- Rubiana Chamarbagwala & Martin Ranger, 2007. "A Multinomial Model of Fertility Choice and Offspring Sex-Ratios in India," Caepr Working Papers 2007-022, Center for Applied Economics and Policy Research, Economics Department, Indiana University Bloomington.
- Shinsuke Tanaka, 2008. "Access to Health Infrastructure and Child Health Development: Evidence from Post-Apartheid South Africa," ISER Discussion Paper 0768, Institute of Social and Economic Research, Osaka University, revised Jan 2010.
- Silvia Helena Barcellos & Leandro Carvalho & Adriana Lleras-Muney, 2010. "Child Gender and Parental Investments in India: Are Boys and Girls Treated Differently?," Working Papers 756, RAND Corporation Publications Department.
- Bhalotra, Sonia R. & Pogge, Thomas, 2012. "Ethical and Economic Perspectives on Global Health Interventions," IZA Policy Papers 38, Institute for the Study of Labor (IZA).
For technical questions regarding this item, or to correct its authors, title, abstract, bibliographic or download information, contact: ().
If you have authored this item and are not yet registered with RePEc, we encourage you to do it here. This allows to link your profile to this item. It also allows you to accept potential citations to this item that we are uncertain about.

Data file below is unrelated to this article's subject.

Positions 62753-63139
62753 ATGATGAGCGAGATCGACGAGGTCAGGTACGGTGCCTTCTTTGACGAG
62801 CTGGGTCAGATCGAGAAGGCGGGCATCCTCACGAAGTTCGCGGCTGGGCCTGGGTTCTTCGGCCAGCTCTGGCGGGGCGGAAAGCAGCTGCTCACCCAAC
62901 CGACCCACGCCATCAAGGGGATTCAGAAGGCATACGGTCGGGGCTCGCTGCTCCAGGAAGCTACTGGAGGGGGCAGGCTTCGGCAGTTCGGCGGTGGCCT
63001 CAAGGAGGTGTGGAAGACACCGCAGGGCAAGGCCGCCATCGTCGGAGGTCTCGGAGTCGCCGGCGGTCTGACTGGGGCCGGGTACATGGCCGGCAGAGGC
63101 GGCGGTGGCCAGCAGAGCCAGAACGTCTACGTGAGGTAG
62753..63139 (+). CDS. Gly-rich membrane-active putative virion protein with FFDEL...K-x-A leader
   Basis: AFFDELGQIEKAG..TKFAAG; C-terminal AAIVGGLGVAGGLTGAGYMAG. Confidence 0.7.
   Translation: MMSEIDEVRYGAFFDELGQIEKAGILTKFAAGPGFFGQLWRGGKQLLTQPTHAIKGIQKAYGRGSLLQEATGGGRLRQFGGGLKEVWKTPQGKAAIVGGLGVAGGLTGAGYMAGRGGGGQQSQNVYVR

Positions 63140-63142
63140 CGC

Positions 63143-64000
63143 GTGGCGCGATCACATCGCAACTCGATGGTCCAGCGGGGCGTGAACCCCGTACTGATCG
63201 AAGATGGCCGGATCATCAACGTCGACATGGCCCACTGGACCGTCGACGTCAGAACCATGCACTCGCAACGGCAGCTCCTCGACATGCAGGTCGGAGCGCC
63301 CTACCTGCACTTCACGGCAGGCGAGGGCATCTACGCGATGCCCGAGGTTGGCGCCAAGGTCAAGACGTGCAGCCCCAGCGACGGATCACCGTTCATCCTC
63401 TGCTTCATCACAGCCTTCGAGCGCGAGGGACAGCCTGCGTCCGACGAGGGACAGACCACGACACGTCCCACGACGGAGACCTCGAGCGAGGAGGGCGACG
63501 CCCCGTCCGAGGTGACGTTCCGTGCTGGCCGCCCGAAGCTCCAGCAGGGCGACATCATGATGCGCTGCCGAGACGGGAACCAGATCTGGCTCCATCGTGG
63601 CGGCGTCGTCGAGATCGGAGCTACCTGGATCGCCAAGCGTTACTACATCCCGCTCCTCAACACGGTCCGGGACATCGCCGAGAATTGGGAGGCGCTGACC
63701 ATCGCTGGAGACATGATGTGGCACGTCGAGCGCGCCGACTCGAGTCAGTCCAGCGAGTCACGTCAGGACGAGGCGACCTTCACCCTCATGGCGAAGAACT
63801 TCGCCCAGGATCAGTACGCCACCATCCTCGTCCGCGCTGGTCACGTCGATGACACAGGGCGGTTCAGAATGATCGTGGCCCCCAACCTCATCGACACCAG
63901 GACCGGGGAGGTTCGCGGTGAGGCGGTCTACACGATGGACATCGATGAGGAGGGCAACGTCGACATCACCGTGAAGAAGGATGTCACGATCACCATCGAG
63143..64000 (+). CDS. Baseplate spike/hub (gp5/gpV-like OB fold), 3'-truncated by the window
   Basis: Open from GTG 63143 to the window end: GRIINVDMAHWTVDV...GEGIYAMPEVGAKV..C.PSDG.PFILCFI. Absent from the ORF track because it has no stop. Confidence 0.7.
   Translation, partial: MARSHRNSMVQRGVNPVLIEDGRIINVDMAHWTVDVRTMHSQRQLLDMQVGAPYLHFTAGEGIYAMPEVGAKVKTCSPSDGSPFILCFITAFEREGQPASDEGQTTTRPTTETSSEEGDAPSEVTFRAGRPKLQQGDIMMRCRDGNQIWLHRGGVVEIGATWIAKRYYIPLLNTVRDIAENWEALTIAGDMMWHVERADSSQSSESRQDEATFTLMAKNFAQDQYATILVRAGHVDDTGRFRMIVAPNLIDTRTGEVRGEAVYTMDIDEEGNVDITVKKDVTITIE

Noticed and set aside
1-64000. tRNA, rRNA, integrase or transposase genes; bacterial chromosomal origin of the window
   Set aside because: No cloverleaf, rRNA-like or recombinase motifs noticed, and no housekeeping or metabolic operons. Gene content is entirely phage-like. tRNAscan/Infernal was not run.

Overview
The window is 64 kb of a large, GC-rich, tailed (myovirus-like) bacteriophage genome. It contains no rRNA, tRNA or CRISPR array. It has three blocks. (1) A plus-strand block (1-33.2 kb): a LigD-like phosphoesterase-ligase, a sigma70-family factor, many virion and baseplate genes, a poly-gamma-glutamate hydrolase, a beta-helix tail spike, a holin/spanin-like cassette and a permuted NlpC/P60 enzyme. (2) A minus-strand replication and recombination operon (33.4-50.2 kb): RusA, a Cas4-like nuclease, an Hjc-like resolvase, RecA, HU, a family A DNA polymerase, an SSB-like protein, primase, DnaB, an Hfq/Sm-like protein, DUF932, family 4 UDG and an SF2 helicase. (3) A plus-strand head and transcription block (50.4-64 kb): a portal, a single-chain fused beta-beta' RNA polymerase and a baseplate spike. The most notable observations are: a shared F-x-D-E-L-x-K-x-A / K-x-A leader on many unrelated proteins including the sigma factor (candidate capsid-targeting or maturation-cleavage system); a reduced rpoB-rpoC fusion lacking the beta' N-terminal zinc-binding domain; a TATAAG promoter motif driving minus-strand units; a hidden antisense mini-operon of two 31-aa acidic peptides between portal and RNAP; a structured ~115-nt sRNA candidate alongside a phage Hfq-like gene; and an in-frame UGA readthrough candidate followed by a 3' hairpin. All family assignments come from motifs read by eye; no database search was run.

If references are entirely missing, you can add them using this form.
If the full references list an item that is present in RePEc, but the system did not link to it, you can help with this form.
If you know of missing items citing this one, you can help us creating those links by adding the relevant references in the same way as above, for each refering item. If you are a registered author of this item, you may also want to check the "citations" tab in your profile, as there may be some citations waiting for confirmation.
Please note that corrections may take a couple of weeks to filter through the various RePEc services.